Date of Award

Winter 1-2019

Degree Type

Dissertation

Degree Name

Master of Education In Exercise Science Degree

Department

Health And Human Performance

First Advisor

Kullman, Emily

Second Advisor

Dr. Kenneth Sparks

Third Advisor

Dr. Douglas Wajda

Abstract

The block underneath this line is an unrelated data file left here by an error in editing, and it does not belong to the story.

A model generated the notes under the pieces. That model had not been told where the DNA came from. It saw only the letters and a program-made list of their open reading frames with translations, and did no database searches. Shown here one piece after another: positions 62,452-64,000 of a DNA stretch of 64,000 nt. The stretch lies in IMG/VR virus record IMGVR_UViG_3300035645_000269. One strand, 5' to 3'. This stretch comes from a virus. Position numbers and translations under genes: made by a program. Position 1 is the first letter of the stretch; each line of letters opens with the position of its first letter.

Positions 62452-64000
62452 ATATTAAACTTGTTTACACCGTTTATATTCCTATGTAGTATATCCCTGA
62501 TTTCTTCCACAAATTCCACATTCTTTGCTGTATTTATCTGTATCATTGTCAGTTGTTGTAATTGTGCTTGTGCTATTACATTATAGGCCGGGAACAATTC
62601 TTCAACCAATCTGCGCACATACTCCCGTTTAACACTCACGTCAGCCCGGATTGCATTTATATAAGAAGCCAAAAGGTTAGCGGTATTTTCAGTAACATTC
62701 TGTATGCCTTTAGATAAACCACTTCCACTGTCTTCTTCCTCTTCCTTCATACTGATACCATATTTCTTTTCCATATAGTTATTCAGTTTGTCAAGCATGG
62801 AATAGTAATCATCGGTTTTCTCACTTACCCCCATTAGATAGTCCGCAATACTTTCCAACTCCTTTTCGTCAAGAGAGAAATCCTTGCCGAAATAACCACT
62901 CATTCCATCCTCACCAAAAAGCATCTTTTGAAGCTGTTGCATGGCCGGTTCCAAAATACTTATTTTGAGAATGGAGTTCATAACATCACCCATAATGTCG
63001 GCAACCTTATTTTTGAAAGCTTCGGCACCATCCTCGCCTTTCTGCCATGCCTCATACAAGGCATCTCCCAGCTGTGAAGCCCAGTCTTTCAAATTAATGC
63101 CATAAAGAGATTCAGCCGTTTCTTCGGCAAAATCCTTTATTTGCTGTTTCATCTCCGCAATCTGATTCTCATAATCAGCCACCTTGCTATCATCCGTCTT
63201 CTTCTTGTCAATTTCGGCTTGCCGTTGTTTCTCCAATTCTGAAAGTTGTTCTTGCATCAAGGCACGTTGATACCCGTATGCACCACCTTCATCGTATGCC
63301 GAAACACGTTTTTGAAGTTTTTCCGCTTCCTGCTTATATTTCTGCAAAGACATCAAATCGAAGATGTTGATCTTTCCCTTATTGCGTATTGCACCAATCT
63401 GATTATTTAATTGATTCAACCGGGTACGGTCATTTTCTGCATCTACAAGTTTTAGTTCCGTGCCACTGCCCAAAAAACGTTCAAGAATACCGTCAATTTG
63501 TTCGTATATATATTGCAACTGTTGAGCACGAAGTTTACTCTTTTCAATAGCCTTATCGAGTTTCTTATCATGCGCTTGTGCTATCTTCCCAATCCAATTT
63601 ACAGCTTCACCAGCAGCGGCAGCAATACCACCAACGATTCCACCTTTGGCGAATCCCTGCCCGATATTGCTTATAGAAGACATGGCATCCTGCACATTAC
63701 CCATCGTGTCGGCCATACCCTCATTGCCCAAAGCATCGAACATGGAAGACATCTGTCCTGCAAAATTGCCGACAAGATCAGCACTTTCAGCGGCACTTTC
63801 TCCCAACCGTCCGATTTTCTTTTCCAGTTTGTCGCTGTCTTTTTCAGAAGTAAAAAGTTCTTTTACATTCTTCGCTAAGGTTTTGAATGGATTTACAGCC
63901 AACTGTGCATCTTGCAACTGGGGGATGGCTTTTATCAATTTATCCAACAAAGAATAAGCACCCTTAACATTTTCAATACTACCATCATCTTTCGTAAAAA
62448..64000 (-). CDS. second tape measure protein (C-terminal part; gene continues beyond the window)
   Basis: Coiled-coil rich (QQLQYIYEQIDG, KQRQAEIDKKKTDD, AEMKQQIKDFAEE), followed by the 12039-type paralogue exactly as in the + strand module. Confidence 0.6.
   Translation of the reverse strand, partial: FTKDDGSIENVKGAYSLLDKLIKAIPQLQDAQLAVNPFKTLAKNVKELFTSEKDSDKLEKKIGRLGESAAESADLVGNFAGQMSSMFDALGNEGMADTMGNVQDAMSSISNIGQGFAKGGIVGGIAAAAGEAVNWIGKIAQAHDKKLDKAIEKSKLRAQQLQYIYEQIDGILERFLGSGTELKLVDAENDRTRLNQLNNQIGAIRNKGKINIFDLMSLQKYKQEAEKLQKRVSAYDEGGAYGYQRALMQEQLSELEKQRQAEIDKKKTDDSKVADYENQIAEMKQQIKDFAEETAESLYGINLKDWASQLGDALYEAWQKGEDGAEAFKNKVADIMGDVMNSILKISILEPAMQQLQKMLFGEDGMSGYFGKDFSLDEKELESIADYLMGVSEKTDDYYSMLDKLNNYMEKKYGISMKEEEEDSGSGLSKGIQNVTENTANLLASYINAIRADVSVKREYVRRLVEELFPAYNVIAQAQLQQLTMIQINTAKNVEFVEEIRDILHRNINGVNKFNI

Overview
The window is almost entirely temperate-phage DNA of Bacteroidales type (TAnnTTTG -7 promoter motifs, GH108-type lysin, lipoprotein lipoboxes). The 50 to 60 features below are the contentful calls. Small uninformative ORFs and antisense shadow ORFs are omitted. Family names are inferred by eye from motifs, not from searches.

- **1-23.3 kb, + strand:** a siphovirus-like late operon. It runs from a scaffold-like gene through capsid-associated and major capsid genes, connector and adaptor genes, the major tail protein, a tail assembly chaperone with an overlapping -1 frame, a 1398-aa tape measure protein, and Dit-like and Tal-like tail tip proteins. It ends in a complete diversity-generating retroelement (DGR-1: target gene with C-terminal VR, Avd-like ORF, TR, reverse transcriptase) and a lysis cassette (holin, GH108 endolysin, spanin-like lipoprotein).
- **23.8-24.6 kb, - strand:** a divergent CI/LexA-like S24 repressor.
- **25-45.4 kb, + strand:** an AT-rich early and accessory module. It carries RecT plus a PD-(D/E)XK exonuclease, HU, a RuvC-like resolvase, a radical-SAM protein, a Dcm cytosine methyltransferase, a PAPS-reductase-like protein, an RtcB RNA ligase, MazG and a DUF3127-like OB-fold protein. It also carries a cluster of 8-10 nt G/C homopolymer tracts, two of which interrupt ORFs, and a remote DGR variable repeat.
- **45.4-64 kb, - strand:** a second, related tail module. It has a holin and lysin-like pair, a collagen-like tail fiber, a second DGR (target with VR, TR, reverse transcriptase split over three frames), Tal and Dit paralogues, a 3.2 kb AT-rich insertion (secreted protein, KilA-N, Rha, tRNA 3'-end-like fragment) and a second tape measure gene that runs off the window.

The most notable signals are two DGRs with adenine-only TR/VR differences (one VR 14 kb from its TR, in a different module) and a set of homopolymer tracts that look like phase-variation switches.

Purpose: The purpose of this study was to examine the impact of gender on acute exercise induced BDNF and cognitive function among older individuals. The hypothesis was that exercise would increase BDNF levels and enhance cognitive processing time post exercise followed by a drop in BDNF and return cognitive processing time to baseline post-30 minutes. It was also hypothesized that women would have higher BDNF values compared to men. Methods: The subjects consisted of 18 active males (n = 9) and females (n = 9). The subjects took part in an exercise trial and a control trial. The exercise trial entailed riding either a recumbent or upright bike at 75% of their age predicted max heart rate for 30 minutes. The control trial consisted of reading. A Stroop Test was given, and blood samples were obtained before, after, and 30 minutes after exercise and control. Serum was analyzed for BDNF, testosterone, and estrogen using commercially available ELISA kits. Results: Results showed that there was a significant effect of time in Stroop testing across all subjects. There was a trend (p = 0.068) for a decrease in Stroop time from pre to immediate post timepoints, and a significant decrease (p = 0.004) in Stroop time from pre to post-30 timepoints. There was a significant main effect of exercise on BDNF levels, (p = 0.05) and females were found to have significantly higher BDNF than males (p = 0.055). Conclusion: There was statistical evidence that acute exercise affects BDNF production in both genders, but not cognitive processing speed among an older active population. Cognitive processing speed continued to improve across all timepoints. As well, women were found to have overall higher BDNF.

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